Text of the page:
git forensics: searching

git knows what you've done

Have you ever lost your commits after a rebase, reset, stash, etc?

The good news: No, you have not.

`git reflog`

There they are :)

Git-fu discipline #2: Manipulating state

manipulating state: changing code

You can change the state of your code in 2 ways:
1. Move yourself to the code
2. Bring the code to you

Move yourself to the code:
* `git checkout branchName`
Tip: relative refs are useful.
* `git reset HEAD~3` to go back 3 commits (brings your working directory with you unless you add `--hard`)


​Bring the code to you:
* `git merge branchName` (add `--no-commit` to make edits first)
Tip: `git add -i` or `git add -i` for partial committing.
Tip: `git mergetool` makes resolving merge conflicts much more fun.
Tip: Remember you can grab code from different remotes too.
* `git checkout abc123 -- path/to/file.ext` (add `-p` for super fine control extra awesomeness)

manipulating state: changing history

Why change history?  To clarify your story of development.
* Clarify commits
* Clarify messy branches

Warning!  Do not change history of public commits.

* `git commit src/fileIForgotToAdd.js --amend` (plus you can edit the commit message)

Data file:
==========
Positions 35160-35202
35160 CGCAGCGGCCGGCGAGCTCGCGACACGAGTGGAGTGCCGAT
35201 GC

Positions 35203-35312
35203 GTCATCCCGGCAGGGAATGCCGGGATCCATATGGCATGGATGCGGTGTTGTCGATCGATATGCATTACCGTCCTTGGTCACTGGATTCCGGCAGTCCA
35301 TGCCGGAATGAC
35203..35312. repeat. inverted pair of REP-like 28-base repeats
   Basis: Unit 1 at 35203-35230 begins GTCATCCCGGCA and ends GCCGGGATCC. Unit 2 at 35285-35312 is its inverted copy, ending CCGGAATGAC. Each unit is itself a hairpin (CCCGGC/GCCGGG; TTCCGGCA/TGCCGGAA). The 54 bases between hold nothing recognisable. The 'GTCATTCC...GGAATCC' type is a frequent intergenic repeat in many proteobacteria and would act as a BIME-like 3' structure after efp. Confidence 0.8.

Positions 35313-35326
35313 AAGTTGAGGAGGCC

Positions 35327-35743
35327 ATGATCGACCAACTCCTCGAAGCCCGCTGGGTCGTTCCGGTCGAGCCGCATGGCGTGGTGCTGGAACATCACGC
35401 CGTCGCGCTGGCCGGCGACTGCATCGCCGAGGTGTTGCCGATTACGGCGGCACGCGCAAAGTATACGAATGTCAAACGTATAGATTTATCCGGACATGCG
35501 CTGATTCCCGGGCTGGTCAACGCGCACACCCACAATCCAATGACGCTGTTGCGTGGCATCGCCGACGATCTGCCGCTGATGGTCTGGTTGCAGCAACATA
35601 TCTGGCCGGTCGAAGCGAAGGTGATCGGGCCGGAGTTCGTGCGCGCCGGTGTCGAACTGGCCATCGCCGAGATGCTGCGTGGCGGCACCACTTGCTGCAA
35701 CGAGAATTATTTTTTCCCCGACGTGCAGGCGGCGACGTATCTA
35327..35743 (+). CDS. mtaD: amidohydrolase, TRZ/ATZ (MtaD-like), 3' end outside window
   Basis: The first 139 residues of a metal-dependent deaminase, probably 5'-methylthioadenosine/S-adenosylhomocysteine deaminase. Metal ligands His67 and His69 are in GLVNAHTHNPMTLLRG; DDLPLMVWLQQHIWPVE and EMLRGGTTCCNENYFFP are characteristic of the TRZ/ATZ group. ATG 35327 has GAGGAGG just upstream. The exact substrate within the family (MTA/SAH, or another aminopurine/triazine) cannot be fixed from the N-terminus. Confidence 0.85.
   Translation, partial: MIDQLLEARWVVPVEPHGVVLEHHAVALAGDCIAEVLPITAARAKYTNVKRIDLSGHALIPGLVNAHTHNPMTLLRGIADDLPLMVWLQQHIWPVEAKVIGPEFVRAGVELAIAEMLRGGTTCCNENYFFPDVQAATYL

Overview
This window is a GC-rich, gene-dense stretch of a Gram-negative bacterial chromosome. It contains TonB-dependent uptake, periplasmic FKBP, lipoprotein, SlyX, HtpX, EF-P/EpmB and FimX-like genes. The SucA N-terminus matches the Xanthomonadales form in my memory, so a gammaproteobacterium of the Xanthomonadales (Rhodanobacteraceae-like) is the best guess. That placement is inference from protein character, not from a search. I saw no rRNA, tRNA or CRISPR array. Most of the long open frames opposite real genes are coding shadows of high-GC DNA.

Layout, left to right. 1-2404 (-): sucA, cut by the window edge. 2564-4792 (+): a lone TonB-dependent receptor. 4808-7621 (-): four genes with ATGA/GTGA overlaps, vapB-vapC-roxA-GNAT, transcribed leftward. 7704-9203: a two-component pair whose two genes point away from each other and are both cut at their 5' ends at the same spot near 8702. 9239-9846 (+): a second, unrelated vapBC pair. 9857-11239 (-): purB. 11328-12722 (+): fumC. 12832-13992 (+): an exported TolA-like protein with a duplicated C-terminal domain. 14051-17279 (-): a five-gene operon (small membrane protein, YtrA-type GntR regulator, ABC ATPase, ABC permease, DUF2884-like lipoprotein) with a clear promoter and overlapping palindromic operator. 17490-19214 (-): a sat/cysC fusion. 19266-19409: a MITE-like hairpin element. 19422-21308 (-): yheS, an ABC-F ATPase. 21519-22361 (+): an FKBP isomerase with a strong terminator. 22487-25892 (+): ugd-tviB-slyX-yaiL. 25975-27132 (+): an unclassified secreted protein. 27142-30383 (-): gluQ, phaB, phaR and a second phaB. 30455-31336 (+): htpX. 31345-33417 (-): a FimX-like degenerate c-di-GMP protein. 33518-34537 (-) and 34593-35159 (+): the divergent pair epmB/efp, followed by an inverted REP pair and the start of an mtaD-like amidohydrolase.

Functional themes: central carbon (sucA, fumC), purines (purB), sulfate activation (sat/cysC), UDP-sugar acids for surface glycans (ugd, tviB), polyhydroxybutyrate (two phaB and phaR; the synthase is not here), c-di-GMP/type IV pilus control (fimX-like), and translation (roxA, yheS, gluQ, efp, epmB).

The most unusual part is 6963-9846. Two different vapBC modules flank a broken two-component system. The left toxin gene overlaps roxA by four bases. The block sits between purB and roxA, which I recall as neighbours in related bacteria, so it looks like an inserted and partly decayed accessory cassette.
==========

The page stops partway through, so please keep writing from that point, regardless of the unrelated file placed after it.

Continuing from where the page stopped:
* `git reset HEAD~`, then `git add -i` if you commit too much
* `git reset ref` to change where your branch references (like resetting your messed up local branch to the version on the remote)

And of course, our good friend, Mr. Rebase!  (He's not so scary)

manipulating state: changing code

(maybe a little scary)

manipulating state: changing history

Rebasing: moving branches around

Who cares?: I do!!
Why?: They keep the history nice and flat:
* Avoid unintentional and unnecessary merge commits
* Correct haphazard branching-off points

Simply defined: `git rebase master feature` = "Remake all of the commits in `git log master..feature`, in order, one by one, off of the tip of master."

(Remember the warning: no rebasing public commits)

manipulating state: changing code

Neat Rebase tricks

* `git rebase --onto X A B` to rebase A..B onto X instead of the tip of A.  This is useful if you branched a feature off of a feature and want to move it to the main trunk (`git rebase --onto master featureA featureB`).

* Add `-i` for interactive rebasing (you get a chance to massage each commit before it gets remade).  Great for commits like "wip", "oops, forgot to update README" and "spelling fix."
But also: `git rebase HEAD~5 -i` to clean up the last 5 commits.

* `git pull --rebase` instead of git pull if your local branch has diverged from its upstream tracking branch.  Instead of creating a "merge origin/dev" commit, it will pull in the remote branch and rebase your local commits onto the tip of it.

Git resources

Review: git is awesome!


  • Why use git?  It helps us develop organically
  • Understanding branches is the path to mastering git
  • 2 disciplines of git-fu: git forensics & changing code state
  • Git is powerful, learn it, use it (`git command --help`)


Thank you



By Jeff Schomay